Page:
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Spring Break in the Smokies: An Affordable Family-Friendly Alternative
Ditch the sun and sand for scenic hiking trails, kid-friendly amusements and active adventures.
Take advantage of an excellent value and quality time in the great outdoors with gang this spring. (Getty Images)
Looking to break away from a traditional spring break beach trip? The Great Smoky Mountains, which stretches across North Carolina and Tennessee, offers an enticing and adventurous option for families looking to avoid crowds, recharge and have fun hiking, biking and horseback riding along scenic trails, enjoy wildlife watching and embrace other outdoor pursuits. From strolling along self-guided nature trails to admiring stunning falls and natural sites to joining expert-led interpretive walks, there are plenty of affordable and crowd-pleasing activities that appeal to the young – and the young at heart. Read on to start planning a family adventure to remember.
Great Smoky Mountains National Park, which encompasses 533,427 acres and stretches across North Carolina and Tennessee, is just an hour southeast of Knoxville, Tennessee. The park offers a gorgeous landscape filled with misty mountains, striking waterfalls, picturesque wildflower fields and beautiful trails. As you heading southeast from Knoxville, you'll weave past Sevierville, Tennessee, the proud home of singer and entertainer Dolly Parton, where resorts, outdoor activities such as zip lining at Foxfire Mountain Adventures, as well as attractions, such as music theaters, go-kart tracks and mini-golf, abound. Tourist also flock to the Sevier County Courthouse to grab a selfie with its legendary Dolly Parton statue. Past Sevierville, you'll find Pigeon Forge, where there are a variety of kid-friendly attractions, including a Dollywood theme park, multiple dinner theater shows, museums, shopping, hotels and resorts. And once you reach the base of the Smokies in Gatlinburg, Tennessee, you can embrace the area's quaint mountain village charm and amusements, including Ripley's Aquarium of the Smokies.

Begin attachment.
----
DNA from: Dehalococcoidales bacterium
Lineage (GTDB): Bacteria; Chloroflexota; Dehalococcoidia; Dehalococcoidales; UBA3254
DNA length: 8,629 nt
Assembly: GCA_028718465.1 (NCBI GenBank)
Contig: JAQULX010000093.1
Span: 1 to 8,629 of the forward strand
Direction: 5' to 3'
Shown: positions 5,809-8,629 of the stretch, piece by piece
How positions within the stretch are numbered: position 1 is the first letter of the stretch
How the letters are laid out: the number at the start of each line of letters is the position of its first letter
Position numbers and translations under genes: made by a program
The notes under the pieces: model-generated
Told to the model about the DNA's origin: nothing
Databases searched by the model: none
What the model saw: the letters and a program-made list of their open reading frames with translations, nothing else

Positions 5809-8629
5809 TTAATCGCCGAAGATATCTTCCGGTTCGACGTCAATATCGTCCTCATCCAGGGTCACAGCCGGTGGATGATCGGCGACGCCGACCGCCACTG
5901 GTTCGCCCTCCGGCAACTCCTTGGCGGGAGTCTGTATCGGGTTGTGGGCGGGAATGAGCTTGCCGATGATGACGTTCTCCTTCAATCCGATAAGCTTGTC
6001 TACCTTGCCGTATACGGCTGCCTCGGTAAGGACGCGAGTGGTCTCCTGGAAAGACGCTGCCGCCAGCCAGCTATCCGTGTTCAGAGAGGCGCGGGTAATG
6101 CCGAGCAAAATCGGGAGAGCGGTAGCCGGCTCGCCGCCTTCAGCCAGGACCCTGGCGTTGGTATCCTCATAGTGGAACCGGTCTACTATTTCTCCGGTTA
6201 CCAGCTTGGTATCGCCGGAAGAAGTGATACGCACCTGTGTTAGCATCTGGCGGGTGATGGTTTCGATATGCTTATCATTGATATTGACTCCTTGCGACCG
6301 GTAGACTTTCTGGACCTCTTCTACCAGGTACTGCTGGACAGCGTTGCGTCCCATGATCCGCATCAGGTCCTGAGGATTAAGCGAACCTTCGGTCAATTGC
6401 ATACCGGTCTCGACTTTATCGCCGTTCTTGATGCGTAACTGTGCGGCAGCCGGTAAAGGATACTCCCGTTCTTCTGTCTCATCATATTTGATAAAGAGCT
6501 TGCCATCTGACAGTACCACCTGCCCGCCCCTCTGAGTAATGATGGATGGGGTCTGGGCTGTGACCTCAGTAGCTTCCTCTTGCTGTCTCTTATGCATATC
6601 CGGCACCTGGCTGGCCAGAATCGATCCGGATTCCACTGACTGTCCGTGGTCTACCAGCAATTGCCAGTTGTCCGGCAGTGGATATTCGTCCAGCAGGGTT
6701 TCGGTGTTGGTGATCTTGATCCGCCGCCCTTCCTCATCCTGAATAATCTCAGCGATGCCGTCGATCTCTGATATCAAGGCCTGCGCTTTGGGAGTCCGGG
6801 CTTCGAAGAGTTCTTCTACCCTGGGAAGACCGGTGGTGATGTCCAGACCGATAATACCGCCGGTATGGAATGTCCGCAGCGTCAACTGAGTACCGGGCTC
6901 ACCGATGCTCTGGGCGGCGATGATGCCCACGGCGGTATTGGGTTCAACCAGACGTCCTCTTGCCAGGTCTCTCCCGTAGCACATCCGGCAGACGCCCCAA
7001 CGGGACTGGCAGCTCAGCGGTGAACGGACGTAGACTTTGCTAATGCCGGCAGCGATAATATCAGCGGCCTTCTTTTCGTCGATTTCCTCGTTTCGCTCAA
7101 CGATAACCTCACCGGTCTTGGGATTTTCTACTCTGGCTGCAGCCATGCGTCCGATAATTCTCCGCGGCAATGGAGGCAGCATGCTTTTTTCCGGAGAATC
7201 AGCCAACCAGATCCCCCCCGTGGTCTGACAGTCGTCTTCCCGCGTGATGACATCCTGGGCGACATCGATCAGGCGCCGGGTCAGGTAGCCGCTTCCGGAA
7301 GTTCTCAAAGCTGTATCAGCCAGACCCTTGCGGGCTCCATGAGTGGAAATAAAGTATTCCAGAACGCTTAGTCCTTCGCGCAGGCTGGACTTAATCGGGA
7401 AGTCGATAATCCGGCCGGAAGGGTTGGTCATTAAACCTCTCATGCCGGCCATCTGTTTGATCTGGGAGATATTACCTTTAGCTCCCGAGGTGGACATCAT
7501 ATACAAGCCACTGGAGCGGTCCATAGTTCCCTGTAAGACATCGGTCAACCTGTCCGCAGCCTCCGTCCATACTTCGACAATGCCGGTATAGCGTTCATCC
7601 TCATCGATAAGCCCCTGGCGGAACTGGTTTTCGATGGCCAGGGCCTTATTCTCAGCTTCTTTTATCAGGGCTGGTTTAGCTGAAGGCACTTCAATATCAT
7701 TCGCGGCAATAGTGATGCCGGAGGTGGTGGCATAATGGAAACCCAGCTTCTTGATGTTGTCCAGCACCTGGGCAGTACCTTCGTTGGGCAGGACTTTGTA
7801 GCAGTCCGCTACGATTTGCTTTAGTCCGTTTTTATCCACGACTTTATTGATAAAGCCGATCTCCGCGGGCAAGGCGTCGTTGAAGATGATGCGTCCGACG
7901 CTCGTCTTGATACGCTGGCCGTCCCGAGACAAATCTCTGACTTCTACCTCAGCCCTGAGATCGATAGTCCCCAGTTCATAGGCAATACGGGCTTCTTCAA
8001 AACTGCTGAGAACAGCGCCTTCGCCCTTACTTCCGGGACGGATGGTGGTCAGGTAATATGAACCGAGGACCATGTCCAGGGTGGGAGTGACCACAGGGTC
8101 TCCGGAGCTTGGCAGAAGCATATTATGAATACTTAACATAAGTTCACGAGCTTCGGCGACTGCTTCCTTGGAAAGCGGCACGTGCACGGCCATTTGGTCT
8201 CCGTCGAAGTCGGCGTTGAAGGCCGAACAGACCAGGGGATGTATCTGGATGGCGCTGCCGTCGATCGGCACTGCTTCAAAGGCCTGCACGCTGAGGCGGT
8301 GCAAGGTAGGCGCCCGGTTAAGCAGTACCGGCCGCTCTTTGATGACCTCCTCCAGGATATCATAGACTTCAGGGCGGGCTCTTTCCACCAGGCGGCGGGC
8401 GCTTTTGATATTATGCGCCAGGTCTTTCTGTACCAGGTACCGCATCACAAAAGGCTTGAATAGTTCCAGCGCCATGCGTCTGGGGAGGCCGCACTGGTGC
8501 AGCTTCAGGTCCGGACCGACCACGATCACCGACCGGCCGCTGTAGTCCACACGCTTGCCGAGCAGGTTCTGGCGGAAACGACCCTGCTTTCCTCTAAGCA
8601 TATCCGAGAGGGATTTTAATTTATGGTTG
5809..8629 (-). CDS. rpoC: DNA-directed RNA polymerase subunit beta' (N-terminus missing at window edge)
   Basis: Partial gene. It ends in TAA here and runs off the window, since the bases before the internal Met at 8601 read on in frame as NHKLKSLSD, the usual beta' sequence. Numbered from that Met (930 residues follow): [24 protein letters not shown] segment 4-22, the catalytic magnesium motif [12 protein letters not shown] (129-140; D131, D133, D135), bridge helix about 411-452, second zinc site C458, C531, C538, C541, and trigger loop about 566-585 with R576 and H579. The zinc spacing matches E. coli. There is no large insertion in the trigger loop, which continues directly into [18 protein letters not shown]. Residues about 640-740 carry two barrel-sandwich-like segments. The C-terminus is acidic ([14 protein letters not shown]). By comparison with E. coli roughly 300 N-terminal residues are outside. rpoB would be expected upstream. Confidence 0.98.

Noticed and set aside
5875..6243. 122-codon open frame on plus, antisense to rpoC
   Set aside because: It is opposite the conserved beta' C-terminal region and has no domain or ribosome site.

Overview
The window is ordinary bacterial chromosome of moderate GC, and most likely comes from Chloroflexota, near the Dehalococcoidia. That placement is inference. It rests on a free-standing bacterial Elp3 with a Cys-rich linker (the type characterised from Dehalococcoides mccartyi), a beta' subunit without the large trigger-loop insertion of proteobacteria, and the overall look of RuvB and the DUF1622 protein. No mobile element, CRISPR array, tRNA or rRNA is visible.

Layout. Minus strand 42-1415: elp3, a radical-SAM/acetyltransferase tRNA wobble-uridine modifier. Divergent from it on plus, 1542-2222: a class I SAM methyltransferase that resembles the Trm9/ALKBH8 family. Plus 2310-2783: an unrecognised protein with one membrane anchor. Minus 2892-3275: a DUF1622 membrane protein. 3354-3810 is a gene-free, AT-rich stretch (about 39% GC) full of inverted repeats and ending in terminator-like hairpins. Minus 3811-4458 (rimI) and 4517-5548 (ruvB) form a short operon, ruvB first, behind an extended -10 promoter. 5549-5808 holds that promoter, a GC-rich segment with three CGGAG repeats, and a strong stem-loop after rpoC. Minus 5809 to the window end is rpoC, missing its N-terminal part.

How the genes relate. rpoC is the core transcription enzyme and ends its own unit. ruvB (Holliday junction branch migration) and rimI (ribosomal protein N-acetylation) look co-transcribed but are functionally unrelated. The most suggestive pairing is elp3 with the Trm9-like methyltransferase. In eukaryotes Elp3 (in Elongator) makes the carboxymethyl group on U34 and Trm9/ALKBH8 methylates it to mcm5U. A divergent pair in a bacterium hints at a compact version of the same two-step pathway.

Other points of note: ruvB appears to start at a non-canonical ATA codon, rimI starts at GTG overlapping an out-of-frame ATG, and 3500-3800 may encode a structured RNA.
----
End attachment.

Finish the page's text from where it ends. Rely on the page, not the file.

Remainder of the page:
The Key to Family Fun
With so much to see and do in the Smokies, it's challenging to experience the best of the area in one visit. That's why Leon Downey, executive director of the Pigeon Forge Department of Tourism, says that 80 percent of tourists to the area are repeat visitors who may come multiple times of year. While spring brings wildflowers, summer is perfect for outdoor fun and visits to Dollywood. Meanwhile, fall ushers in gorgeous fall foliage. At any time of year, the Smoky Mountains make for an alluring active trip for families on a budget. "I'm most at peace when I'm in the mountains and there are a lot of people who feel the same," Downey says.
Some of the most popular family attractions are those owned by Parton. Dollywood is the most-ticketed attraction in the state with some 2 million visitors each year. At the theme park, you'll find plenty of rides and performances, along with a kid-friendly resort and even Dollywood cabins for rent. Dixie Stampede, a dinner show celebrating its 30th anniversary in 2017, lets diners enjoy a meal while watching performance showcasing everything from buffalo and longhorn to more than 30 horses and their trick riders.